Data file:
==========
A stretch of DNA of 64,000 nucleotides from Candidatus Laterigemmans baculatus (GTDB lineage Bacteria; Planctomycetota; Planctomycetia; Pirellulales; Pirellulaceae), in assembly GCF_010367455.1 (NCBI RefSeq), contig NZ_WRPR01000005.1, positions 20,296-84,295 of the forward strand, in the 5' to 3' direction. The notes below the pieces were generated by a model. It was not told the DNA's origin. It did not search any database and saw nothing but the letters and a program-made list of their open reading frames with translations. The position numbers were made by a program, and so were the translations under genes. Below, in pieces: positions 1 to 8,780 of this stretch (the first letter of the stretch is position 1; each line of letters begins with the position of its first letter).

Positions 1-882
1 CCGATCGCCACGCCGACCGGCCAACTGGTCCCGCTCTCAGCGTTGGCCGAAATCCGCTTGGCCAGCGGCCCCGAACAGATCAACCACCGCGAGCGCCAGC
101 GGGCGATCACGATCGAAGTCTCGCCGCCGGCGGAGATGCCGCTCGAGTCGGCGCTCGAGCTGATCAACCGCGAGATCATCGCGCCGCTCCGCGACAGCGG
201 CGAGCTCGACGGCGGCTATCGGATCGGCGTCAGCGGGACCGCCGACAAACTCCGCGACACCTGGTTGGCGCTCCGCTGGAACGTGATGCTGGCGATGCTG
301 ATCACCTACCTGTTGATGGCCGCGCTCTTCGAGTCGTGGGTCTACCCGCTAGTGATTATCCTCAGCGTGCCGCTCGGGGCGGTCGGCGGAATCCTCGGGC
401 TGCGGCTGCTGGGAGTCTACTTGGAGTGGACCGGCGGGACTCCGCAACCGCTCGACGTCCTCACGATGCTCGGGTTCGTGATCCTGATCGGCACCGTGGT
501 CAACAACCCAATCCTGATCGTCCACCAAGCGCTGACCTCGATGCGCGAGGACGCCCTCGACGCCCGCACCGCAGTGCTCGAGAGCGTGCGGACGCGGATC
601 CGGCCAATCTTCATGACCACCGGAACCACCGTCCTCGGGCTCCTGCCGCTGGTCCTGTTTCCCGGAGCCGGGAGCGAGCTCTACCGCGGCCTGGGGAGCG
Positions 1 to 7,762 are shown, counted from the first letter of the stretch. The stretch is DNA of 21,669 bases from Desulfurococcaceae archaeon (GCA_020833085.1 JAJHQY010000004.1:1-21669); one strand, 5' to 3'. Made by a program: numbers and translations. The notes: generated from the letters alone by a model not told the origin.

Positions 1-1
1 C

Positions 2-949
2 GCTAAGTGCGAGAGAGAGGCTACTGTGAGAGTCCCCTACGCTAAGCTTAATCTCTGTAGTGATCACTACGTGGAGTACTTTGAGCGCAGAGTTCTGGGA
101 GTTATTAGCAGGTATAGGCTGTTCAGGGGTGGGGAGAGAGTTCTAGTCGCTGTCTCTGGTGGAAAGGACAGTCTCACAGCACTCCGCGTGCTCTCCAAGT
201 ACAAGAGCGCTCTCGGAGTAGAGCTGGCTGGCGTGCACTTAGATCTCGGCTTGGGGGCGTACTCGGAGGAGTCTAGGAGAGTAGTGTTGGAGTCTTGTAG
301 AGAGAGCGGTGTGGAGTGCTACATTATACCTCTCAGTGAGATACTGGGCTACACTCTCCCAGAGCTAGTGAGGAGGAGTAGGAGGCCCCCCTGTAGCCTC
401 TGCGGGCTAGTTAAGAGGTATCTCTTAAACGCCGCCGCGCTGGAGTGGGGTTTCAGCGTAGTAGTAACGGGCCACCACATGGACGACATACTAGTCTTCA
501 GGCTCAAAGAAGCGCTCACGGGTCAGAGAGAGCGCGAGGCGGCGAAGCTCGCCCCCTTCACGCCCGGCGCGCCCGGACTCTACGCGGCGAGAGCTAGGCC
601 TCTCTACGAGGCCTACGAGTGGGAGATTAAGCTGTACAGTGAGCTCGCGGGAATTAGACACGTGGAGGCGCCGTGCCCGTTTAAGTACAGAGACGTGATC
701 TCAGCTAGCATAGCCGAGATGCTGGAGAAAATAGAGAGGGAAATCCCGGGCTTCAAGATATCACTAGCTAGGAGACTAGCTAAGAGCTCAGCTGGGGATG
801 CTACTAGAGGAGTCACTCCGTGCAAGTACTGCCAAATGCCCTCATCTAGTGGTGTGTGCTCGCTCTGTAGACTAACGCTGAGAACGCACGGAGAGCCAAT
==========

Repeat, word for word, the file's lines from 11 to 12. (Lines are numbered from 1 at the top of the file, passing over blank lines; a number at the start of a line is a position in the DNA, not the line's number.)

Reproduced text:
Positions 1-1
1 C